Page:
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Calories in a Fruit Scone

author image Melodie Anne
Melodie Anne Coffman specializes in overall wellness, with particular interests in women's health and personal defense. She holds a master's degree in food science and human nutrition and is a certified instructor through the NRA. Coffman is pursuing her personal trainer certification in 2015.
Calories in a Fruit Scone
A cranberry raisin scone on a plate. Photo Credit littleny/iStock/Getty Images

Fruit scones are buttery and moist, and they almost effortlessly fall apart in your mouth. But be careful. Many of those enormous scones at the coffee shop have more calories than you should be getting from an entire meal. You do have some lighter options if you must splurge on this breakfast pastry.

Blueberry Scone

Blueberries are full of antioxidants that are highly beneficial for your health, but when you mix them with buttermilk, sugar, eggs and flour, the high calorie content of the scone throws any potential benefits out the window. One large 3 1/2-ounce blueberry scone has around 390 calories, with some bigger ones containing as many as 470 calories -- 80 to 100 calories come from sugar. Almost 37 percent of those calories are from fat, while just 5 percent come from protein. More than 55 percent of the calories are from carbohydrates.

Cranberry Scone

Cranberries are incredibly bitter in their raw state, so when your favorite bakers whip up a batch of cranberry scones, they have to add a lot of sugar to the mix to counteract that bitter flavor. Therefore, these scones are high in calories -- 420 calories per 3 3/4-ounce scone. More than 100 calories are from sugar. While 32 percent of the calories are from fat, 6 percent are from protein and the final 62 percent are from total carbohydrates.

Orange Scone

Nibbling on a sweet orange scone is surely heavenly for your taste buds. The same is not true for your waistline, however. A larger orange scone weighs approximately 5 1/4 ounces. One of them has a whopping 540 calories, including over 150 calories from sugar. Roughly one-third of those calories are from fat and less than 7 percent are from protein. This same citrusy scone provides 60 percent calories from carbohydrates.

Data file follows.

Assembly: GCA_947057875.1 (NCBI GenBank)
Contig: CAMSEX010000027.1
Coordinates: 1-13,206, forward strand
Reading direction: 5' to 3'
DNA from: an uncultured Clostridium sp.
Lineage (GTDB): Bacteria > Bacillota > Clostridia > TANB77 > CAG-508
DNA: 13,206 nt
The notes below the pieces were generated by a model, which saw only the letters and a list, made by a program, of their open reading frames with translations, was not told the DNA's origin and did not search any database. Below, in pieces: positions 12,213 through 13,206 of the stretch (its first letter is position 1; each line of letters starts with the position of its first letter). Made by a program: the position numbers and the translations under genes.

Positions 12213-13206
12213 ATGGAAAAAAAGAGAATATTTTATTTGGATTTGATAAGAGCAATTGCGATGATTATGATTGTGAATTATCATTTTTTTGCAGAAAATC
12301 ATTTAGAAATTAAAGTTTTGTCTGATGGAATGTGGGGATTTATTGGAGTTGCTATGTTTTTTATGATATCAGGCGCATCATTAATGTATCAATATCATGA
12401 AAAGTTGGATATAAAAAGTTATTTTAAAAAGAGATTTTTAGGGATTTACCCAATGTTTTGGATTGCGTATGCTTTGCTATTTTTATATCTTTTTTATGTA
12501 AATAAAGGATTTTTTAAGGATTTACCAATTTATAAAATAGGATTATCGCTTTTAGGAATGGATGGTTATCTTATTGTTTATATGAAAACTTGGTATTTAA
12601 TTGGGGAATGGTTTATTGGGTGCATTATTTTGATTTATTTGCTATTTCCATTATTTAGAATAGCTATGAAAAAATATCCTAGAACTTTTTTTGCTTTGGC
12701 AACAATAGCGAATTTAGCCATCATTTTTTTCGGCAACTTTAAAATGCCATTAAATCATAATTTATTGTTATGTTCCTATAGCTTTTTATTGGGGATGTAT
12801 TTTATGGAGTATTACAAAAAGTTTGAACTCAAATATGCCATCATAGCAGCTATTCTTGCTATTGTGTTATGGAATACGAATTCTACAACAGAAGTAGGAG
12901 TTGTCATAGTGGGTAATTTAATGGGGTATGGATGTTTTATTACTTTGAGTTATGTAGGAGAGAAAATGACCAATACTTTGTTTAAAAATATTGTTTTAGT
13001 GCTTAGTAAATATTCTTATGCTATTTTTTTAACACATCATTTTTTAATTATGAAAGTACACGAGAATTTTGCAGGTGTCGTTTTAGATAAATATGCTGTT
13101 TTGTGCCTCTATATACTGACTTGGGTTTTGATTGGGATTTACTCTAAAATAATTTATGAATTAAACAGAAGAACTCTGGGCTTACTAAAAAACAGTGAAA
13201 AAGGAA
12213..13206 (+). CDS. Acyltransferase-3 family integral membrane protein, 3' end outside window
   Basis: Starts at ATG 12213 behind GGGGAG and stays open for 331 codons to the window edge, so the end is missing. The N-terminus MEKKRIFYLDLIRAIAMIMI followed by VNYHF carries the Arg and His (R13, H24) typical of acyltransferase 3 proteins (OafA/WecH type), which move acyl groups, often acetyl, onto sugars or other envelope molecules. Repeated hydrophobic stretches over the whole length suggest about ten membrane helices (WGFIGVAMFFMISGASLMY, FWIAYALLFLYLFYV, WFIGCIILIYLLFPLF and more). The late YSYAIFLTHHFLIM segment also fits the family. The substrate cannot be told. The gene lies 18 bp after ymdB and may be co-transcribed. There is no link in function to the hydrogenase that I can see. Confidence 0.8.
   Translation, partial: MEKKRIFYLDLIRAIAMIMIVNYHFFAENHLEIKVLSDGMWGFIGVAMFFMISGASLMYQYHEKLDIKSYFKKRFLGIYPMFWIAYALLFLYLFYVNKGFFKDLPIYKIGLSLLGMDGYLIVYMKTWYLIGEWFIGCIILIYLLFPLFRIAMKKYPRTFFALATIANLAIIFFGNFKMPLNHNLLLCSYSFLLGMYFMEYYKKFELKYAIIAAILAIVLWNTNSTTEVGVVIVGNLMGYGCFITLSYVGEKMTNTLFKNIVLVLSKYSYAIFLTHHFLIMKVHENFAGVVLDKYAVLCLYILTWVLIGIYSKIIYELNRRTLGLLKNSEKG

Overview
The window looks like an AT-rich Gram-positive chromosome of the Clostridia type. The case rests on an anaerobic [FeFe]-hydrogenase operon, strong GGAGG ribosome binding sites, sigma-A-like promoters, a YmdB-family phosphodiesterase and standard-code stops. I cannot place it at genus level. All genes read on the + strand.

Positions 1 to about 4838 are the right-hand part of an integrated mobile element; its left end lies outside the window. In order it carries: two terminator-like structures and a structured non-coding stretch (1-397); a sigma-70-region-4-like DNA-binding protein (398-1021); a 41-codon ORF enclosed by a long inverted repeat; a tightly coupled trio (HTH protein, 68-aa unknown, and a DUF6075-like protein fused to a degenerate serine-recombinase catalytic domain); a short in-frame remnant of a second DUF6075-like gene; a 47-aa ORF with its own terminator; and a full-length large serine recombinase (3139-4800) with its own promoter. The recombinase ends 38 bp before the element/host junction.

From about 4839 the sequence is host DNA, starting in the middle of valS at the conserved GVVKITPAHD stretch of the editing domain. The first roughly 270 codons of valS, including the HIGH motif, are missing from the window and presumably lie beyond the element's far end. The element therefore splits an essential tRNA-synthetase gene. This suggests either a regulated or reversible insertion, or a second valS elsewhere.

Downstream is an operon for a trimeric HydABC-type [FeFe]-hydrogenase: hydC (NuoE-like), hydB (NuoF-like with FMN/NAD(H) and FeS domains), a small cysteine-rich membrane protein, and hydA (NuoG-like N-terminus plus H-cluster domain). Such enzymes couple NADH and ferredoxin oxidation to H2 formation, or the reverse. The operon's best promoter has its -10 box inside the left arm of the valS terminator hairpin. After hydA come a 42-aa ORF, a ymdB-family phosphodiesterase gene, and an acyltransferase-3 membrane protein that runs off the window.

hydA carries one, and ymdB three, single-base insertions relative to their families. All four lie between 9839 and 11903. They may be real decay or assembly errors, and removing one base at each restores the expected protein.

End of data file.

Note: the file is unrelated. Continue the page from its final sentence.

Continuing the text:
Mini Fruit Scones

It’s OK to splurge occasionally and treat yourself to a scone, but always opt for mini varieties if they’re available. A triple-berry mini scone is your lightest-calorie option in some cases, providing 150 overall calories, with 44 of those calories coming from sugar. Alternatively, a mini blueberry scone that weighs 1 1/4 ounces contains 160 calories, with just 32 calories from sugar. This is more than 60 percent fewer calories than the larger size. The mini orange scones aren’t nearly as devastating to your diet, either. One of them provides 180 total calories -- about 50 calories from sugar -- which is around one-third of the calories of the bigger size.

Homemade Varieties

Making a batch of fruit scones at home can help you cut back on calories and even sugar. Select raisins or dried cranberries that aren't sweetened to help cut back on calories from sugar. A 4 1/2-ounce scone contains less than 375 total calories, with fewer than 30 calories from sugar, although your specific recipe may vary. The final scone will have roughly 37 percent calories from fat, 9 percent calories from protein and 54 percent calories from carbohydrates.

Sugar Considerations

Added sugar is worrisome for your health. Too much added sugar, from baked foods like scones, drastically increases your chances of gaining weight. The American Heart Association suggests having less than 150 calories from sugar daily if you are a man. As a woman, limit yourself to 100 calories from sugar. Large processed scones have anywhere from 75 to 160 calories from sugar -- or more. This is a major reason to opt for mini fruit scones or even homemade ones. You’ll get fewer than 50 calories from added sugar.

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